September is absolutely the most challenging month for me as a gardener here in hot, dry San Diego. Temperatures are typically as high as any summer month, with no rain in the forecast. It’s a time for me to just try and keep everything alive in the garden.
I’m outside most days, watering, pruning, clipping and/or weeding. The entire yard requires hand-watering every other day, a real challenge during California’s worst drought in its history. On one hand, I feel guilty to water, however conservatively, yet without frequent “drinks”, there would be no citrus, roses, herbs, shrubs or vegetables.
This being early fall means that my beloved Meyer lemon trees, one thirty years old and one only a year old, have been picked clean with a new crop of green golfball-sized lemons due to ripen by early winter.
Likewise, our ancient navel orange tree, which produces fruit only every other year now, is covered with fruit that won’t be ready until late February. I can be patient and wait for the oranges (fresh juice every morning) but really miss those Meyer lemons. Because we watch salt in our diet, Meyers are a fabulous substitute and I pick a lemon pretty much every day to use in the kitchen.
My little herb garden is overgrown the basil has become “leggy” and needs its blossoms snipped. The chives are crowded by a bumper crop of flat-leaved parsley and the thyme needs to be weeded. Only the rosemary (not shown) thrives on heat, no water and, frankly, neglect.
Meanwhile, the butterfly weed, similar to milk weed, has prospered and spread all over the front and back yard, the raised bed and even on the front deck. It attracts Monarch butterflies, who lay their eggs under the leaves. Even during the current heatwave, you can step into the garden and count on seeing several beautiful Monarchs.
Last week, I found a ton of caterpillars on the butterfly weed, so I was excited to anticipate seeing them develop into butterflies. Unfortunately, they all disappeared overnight – some hungry birds, perhaps?
An army of crickets gobbled up my beautiful borage, its blue flowers a perfect garnish for summer salads. Here it is in all its glory last month.
What’s happening in your garden?
Wow Liz, gorgeous garden and I am so jealous of your orange tree. Why only every other year to produce fruit, is that the way it’s supposed to be? Your photo’s are amazing.
The tree is about 50 years old and they just don’t produce as often, despite lots of fertilizer and TLC.
Oh Liz, loved seeing your garden 🙂 Gorgeous citrus trees, can’t believe how many lemons your baby tree has! I so want another Meyer Lemon tree myself…(along with a kumquat, avocado and mango tree…). Wished we lived closer. Gorgeous photos too!
I know, Wendy, our yard is so tiny but I continue to cram plants in with a shoe horn – or a shovel 😉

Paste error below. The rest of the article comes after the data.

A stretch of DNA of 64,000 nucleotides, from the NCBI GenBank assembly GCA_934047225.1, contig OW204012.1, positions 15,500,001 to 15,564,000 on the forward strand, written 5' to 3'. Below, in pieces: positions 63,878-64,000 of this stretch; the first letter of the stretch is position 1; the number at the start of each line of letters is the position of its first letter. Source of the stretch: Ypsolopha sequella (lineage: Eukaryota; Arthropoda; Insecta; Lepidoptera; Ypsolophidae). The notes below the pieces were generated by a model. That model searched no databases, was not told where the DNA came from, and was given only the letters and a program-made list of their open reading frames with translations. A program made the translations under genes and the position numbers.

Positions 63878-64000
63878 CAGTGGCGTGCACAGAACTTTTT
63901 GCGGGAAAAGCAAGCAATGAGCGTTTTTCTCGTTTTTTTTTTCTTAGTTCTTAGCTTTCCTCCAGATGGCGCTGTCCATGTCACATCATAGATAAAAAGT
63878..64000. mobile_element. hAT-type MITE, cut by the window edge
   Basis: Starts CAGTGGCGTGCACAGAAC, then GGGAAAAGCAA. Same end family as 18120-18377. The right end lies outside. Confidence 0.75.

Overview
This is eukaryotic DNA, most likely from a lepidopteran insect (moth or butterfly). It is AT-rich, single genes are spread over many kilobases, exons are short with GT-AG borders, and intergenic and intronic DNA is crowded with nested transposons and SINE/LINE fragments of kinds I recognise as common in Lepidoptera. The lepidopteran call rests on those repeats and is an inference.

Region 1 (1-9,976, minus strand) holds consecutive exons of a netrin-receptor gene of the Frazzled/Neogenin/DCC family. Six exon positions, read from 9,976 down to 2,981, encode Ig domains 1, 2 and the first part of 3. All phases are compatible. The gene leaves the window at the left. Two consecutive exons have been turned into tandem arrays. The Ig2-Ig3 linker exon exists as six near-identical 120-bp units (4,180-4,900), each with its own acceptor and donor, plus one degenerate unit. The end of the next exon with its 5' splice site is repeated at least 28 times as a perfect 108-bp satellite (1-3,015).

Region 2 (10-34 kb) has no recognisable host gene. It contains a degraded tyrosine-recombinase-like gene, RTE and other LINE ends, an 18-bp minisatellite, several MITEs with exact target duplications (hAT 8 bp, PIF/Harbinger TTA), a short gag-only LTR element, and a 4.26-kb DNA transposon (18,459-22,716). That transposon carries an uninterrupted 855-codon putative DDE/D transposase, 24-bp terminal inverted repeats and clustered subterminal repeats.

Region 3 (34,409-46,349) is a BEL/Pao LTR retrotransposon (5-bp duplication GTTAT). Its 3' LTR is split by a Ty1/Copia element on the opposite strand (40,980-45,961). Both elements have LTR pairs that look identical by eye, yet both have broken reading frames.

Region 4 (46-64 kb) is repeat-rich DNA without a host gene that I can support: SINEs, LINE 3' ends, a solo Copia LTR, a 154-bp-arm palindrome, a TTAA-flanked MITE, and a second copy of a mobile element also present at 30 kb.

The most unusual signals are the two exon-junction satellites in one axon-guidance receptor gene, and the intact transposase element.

My garden this year has been bittersweet. Love my new house but miss my old garden; 23 years of a labor of love in that garden was harder to leave than the house that had become too big and too much work.
This year was all about the basics; the builder puts in sod, a tree and some innocuous bushes in the front yard. Barb dug up all the bushes and either re-arranged or put in some I had bought and the front yard is semi on it’s way.
The back yard will have to wait until next year but I did surround the grass with 8 huge pots and planted flowers, tomatoes and a big pot of herbs and have to admit it did help me not miss my old space so much. I miss my herbs the most so hope that next summer I will have figured out where to put in a garden for perennial herbs…that will help to get something started that will make it all worthwhile. 🙂
If you don’t have sage Liz, it’s a super hardy and pretty plant and though our conditions here in Colorado are much different than yours in November, I loved that it was still thriving enough to use for Thanksgiving; seems the reason it’s so prevalent in holiday foods might have something to do with the fact that the plant doesn’t really die back until the cold of December or January? SUPER drought tolerant too.
Thanks for sharing your garden…it is truly one of life’s simple pleasures isn’t it?
I need to add some sage, Barb – mine took over a corner of the raised bed and I yanked it out a while ago – good luck on your new garden. I can’t imagine leaving mine, although I am slowly replacing the plants in my 30-year-old rose garden.
I’m loving the glimpse into your garden. Just pinned that beautiful butterfly picture. Now, let’s do a rain dance, shall we? 😉
Dancing with you, indeed 😉
The nursery’s chickens love crickets if you catch them.
OK – my garden is full of them, chomping on everything!
Loved reading about your garden, Liz! Look forward to seasonal updates. Hope your heat broke. We’re having a welcome overcast morning.
Yes, Carol, it has been cool the past two days, albeit quite humid.
Gosh, I just keep meaning to learn how to garden well. Especially important now, since the farmers’ markets here are so meager compared to those in SoCal.
With all your rain, I would bet a cool weather garden would be terrific this fall.
Such a great post Liz, it’s wonderful to see exactly what you are growing. B has been out every day checking the plants and giving them extra water too. I know what you mean about feeling a little guilty, but if you let everything die, then what’s the point? We have some new butterfly bushes and I love how many butterflies we have again, in addition to the hummingbirds.
Praying for a rainy winter…
My herbs are the only things thriving right now. Even some of my large landscape plants (New Zealand Tree Ferns 25 years old and 12 feet tall!) have expired in this drought. I’m trying to look at it as an opportunity to plant things more sensible to dry, dry Los Angeles come fall. GREG
Your comment gives me heart, Greg – what a time of it for gardeners here in SoCAL.